Austerity Leads To... Austerity!
Very good post
Austerity Leads To... Austerity!
John T. Harvey
5/01/2013 @ 11:18AM
Ever since this blog started about two years ago, I’ve been repeating over and over that what the economy needs is more deficit spending, not less. This is so because:
* We have plenty of idle capacity. Our problem is not one that requires that we each settle for less because we have “spent beyond our means” and thus can no longer produce the goods and services we did five or ten or fifteen years ago (if anything, that ability has grown). We have no logical need for layoffs, pay cuts, and forced days off. All that will do is create even more idle capacity.
* The reason for the idle capacity is the systemic inability of the private sector to generate sufficient demand to hire every willing worker. Such levels can be sustained for short periods, but in general consumers and firms are unable to spend enough money to allow all those who want a job to find one. (See Why do Recessions Happen? A Practical Guide to the Business Cycle for a more in-depth explanation of this point.)
* The extra demand necessary to bring us back to full capacity and employment can come from foreign countries (i.e., US exports) or the public sector (i.e., the government). If we could export more, we would already be doing so. Furthermore, our trading partners have no responsibility to help our economy. The federal government does.
* Not only that, but the federal government does not face a budget constraint. There is no debt denominated in dollars that we cannot repay and thus the idea that the US could be forced to default is absolute, utter, ignorant nonsense. Deficit spending can create inflation and capture of resources IF we are at or near full employment. Otherwise, however, a public sector deficit is like having a trade surplus.
* The basic accounting is inescapable: public sector deficits = private sector income and public sector debt = private sector assets.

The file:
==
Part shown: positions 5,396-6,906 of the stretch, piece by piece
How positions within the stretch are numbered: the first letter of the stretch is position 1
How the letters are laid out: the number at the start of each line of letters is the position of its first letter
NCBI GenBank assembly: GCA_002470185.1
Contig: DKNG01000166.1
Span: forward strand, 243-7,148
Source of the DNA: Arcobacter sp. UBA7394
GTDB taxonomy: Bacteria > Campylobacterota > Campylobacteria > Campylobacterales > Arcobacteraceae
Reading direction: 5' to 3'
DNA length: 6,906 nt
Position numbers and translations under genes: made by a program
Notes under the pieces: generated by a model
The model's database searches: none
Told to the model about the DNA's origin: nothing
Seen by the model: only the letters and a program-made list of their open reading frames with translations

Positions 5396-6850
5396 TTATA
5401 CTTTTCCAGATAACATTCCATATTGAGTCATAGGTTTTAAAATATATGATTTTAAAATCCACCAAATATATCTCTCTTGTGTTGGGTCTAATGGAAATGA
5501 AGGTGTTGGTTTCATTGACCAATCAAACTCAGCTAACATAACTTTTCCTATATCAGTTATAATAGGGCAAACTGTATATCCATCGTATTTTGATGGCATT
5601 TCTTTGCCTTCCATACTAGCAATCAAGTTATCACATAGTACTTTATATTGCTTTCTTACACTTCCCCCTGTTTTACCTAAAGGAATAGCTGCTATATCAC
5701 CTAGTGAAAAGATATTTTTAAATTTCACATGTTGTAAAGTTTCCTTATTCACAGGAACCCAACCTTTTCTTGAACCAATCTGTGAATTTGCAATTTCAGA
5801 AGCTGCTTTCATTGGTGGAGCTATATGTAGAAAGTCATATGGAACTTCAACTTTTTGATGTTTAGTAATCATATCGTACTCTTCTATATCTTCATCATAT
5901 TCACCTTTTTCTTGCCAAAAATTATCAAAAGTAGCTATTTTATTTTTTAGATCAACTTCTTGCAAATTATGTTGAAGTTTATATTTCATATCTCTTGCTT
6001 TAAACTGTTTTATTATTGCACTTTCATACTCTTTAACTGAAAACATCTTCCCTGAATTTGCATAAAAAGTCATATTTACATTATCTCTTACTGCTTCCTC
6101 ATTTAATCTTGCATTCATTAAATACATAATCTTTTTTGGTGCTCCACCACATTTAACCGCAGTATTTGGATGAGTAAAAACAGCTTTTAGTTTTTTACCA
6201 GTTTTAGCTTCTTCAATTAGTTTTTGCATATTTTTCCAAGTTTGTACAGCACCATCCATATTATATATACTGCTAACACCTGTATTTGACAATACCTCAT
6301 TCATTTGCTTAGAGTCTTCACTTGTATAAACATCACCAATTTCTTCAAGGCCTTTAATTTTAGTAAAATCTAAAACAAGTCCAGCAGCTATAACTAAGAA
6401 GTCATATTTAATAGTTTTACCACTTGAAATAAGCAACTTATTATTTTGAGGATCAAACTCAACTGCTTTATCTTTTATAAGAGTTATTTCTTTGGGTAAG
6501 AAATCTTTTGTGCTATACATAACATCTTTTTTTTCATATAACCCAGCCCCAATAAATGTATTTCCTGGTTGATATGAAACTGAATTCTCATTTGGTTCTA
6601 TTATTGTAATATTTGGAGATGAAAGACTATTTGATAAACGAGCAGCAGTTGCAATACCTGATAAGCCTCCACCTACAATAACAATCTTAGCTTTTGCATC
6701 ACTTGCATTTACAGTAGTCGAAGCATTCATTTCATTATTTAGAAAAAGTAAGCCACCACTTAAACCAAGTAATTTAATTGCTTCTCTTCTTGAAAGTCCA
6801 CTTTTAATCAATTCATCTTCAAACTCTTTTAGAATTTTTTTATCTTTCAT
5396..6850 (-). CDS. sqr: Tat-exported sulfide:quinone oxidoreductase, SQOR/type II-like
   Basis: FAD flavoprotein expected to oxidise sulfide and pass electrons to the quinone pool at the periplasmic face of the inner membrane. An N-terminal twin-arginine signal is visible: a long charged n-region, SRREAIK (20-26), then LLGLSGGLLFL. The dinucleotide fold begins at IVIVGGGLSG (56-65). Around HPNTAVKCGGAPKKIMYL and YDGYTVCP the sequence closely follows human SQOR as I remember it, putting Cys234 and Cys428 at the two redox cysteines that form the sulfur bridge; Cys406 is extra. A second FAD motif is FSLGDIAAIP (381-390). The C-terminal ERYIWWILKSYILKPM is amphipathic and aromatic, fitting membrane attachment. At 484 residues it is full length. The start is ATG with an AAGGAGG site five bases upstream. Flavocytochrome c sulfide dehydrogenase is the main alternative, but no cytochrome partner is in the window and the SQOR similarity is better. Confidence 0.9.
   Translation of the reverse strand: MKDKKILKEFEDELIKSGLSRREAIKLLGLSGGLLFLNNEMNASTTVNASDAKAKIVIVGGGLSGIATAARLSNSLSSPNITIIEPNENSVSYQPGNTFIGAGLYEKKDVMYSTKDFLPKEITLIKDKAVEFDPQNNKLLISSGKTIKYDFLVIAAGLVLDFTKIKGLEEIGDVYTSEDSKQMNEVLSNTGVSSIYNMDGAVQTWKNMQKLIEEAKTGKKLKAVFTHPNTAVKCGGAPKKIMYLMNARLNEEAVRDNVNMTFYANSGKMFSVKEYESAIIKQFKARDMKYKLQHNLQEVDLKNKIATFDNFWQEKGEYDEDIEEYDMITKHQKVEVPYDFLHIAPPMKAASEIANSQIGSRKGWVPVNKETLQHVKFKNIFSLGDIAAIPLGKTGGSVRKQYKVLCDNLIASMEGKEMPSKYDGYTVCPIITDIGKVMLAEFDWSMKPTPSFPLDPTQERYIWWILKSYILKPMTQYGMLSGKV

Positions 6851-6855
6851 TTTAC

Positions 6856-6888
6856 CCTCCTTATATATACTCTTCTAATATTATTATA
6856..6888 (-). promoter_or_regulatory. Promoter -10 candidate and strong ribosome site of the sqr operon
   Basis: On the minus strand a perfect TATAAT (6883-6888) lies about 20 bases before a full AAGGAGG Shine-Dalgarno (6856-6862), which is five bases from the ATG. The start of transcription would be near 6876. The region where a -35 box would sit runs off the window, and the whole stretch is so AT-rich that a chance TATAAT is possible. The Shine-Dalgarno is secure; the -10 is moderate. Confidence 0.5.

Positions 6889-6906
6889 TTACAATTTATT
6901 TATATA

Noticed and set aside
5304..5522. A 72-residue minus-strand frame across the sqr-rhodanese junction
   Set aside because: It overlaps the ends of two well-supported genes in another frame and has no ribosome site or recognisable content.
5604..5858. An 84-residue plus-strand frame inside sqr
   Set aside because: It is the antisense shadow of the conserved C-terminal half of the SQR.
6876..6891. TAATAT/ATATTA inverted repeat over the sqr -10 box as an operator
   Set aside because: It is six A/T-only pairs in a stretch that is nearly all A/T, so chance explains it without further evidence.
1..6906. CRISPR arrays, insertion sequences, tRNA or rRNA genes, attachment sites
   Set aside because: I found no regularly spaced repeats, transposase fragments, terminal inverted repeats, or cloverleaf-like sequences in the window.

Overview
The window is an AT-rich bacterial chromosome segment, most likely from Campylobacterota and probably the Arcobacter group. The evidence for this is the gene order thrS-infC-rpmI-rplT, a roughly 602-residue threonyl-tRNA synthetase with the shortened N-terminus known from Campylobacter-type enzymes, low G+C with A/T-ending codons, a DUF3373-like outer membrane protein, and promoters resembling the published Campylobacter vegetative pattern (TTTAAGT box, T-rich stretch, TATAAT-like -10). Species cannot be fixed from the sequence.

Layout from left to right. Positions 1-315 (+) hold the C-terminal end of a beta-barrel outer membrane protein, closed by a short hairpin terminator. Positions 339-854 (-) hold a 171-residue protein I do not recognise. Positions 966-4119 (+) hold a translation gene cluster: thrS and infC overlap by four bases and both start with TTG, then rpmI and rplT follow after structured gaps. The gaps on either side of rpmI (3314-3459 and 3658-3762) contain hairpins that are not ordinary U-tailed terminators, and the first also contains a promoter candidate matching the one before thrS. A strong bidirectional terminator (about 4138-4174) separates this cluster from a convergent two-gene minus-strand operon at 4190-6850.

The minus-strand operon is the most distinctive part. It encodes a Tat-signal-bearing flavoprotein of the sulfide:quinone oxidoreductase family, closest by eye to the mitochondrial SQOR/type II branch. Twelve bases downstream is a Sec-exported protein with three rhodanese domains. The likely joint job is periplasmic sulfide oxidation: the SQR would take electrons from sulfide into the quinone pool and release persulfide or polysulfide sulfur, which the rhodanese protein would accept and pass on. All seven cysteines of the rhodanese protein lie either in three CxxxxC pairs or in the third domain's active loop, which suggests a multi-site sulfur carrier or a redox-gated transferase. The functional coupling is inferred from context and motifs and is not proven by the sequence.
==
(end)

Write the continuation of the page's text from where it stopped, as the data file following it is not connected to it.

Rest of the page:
This is not to say that there are not good and bad ways for the federal government to create demand or that abuse cannot occur. But those (very real) concerns are independent of whether or not we spend in deficit. We can, we should, and we must. It’s not a drag on the economy, it is a vital boost.
I and many of my colleagues have been banging this drum for a long time. Not that all economists agree, of course, and probably the highest-profile dissenters were Kenneth Rogoff and Carmen Reinhart. Their work not only came out of the Harvard economics department, but it was cited repeatedly by those in Congress arguing for deficit reduction. And yet the egregious errors in Rogoff and Reinhart’s study are now well known (discovered, I am proud to say, by economists in my school of thought):
Did This Excel Error Cause Panic Over Federal Debt?
Researchers Finally Replicated Reinhart-Rogoff, and There Are Serious Problems
On National TV Last Night, The Austerity Movement Became A Laughingstock
Debt-to-GDP Ratios and Growth: Country Heterogeneity and Reverse Causation, the Case of Japan
Conclusion: at best, Rogoff and Reinhart’s work is sloppy.
And so it is high time for an outright rejection of the austerity model for recovery. It doesn’t make sense theoretically, there is no empirical evidence, and it is illogical. Are the groceries that air traffic controllers used to buy gone? Did we have less stuff to go around and therefore needed to reduce their income so their demand wouldn’t just lead to inflation? Of course not, the groceries are still there, they are just sitting unsold on the shelf. The air traffic controllers are worse off, the grocery store is worse off, the farmers are worse off, and air travelers are worse off. Nothing positive have been accomplished. Austerity accomplishes one thing and one thing only: austerity. We demand aggregate demand.